Taylor: The challenge of being different

Extraordinary times are when it may be most beneficial to go against the flow.

Like me, Steve Roney is left-handed.

When we write by hand, we curl our wrists above the line, instead of keeping them straight as taught by the MacLean Method of Cursive Handwriting.

Earlier this year, while Steve was signing a document, a man standing nearby sarcastically asked another man, “Can that be corrected?”

The short answer is, yes it can. My mother was left-handed too—left-handedness is genetic—but her teachers forced her to switch to her right hand. They whacked her knuckles with a ruler whenever she used the wrong hand.

The longer answer, though, begs a question. Why should it be corrected?

Because it’s different.

Those who belong to the complacent majority tend to see anything different as a threat. Therefore they feel compelled to stamp out that difference. Even if the person was born that way.

This view assumes that doing something in a different way from most people is an “error” an “inferiority,” a defect that must be corrected. By brute force or brainwashing, if necessary.

This prejudice prevails, even though many famous people were left-handed. According to Google, the list includes Joan of Arc, Julius Caesar, Queen Victoria, Mozart, Beethoven, Alexander the Great, Pablo Picasso, and Albert Einstein. Bill Gates and Barack Obama both sign documents with their left hands.

Admittedly, the list also includes some less admirable characters, such as Jack the Ripper. And, depending on your political leanings, Fidel Castro and Maggie Thatcher.

But prejudice against left-handedness is just one example. Sexual orientation is another. In northern Nigeria, so is religion. And among diehard Republicans, anything remotely resembling socialism.

Although nothing in the Bible suggests that Jesus was left-handed, he paid a price for daring to do things differently.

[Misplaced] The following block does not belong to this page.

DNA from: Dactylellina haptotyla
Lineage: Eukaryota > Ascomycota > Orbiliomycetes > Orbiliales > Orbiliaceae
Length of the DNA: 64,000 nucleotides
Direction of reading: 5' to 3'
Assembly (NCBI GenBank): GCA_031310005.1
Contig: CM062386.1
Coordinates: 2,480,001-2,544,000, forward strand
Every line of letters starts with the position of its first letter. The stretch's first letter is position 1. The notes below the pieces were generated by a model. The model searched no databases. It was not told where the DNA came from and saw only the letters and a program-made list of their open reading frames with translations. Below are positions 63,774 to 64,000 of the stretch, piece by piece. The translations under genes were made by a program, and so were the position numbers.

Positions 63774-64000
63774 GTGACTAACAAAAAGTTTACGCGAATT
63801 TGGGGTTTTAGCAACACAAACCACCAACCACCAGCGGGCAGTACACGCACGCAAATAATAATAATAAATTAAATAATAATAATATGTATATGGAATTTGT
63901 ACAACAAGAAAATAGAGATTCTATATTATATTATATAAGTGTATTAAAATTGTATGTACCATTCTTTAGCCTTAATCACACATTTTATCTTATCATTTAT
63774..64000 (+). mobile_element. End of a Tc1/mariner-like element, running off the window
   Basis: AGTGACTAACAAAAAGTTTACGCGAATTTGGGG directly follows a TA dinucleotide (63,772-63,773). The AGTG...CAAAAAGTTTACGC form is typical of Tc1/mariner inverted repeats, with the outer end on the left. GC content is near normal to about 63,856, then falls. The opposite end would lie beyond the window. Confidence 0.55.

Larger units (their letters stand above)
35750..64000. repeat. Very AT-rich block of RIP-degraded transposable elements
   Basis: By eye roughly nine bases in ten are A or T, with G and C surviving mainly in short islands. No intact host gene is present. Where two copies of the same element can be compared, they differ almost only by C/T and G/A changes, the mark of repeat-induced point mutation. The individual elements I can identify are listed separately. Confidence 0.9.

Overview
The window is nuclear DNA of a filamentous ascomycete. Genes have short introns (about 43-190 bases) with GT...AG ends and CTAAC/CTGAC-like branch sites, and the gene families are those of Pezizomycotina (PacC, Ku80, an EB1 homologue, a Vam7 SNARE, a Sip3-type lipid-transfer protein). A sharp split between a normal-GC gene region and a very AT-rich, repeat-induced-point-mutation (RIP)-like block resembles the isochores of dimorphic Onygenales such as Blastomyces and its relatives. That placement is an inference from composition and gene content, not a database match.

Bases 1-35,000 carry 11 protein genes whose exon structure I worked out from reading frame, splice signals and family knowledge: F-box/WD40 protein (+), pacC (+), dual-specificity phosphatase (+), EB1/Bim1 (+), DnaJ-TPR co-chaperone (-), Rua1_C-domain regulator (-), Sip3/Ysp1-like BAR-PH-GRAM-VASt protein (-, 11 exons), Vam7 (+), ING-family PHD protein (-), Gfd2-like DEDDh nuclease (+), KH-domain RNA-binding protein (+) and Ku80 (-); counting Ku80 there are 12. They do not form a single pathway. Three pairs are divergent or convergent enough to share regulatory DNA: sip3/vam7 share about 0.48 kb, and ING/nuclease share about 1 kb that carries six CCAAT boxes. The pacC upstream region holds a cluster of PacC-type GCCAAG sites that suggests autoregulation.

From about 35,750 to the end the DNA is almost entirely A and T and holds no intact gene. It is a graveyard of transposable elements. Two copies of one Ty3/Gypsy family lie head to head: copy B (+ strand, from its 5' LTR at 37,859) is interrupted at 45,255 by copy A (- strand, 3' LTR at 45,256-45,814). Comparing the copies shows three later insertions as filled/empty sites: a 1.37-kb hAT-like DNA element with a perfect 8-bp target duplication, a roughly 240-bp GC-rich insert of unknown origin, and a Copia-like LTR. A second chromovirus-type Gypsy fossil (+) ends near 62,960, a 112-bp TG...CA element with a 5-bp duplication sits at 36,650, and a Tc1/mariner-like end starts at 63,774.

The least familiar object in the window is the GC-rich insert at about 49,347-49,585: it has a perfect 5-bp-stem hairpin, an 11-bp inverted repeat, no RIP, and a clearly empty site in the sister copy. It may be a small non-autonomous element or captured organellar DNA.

Yet it should be obvious that all human progress has depended on not doing things the same way as everyone else.

Of course, there’s a risk involved in doing things differently. You will either do things better than others, or worse. If your deviation from the norm makes you, and those like you, less fit to survive, you will eventually render yourself extinct.

But if you do better, others have to follow—or risk extinction themselves.

Rebecca Solnit wrote in TomDispatch about a specific instance—a man who ignored official instructions to go back to his office on the 66th floor of the south tower of the World Trade Centre, September 11. He got out safely. Thousands who obeyed those instructions didn’t.

As Solnit wrote: “People in power and bureaucrats seem exceptionally obtuse when it comes to recognizing that the world has changed…The advisors in the towers gave excellent instructions for previous crises… Sometimes the right thing to do in ordinary times is exactly the wrong thing to do in extraordinary times.”

Solnit cited several concepts—from abolishing slavery to giving women the vote, from phasing out fluorocarbons and acid rain to enforcing seatbelts and airbags—that were once considered radical, even dangerous. Now they have become the norm.

You don’t have to be left-handed to challenge the status quo. You do have to have the courage to be different.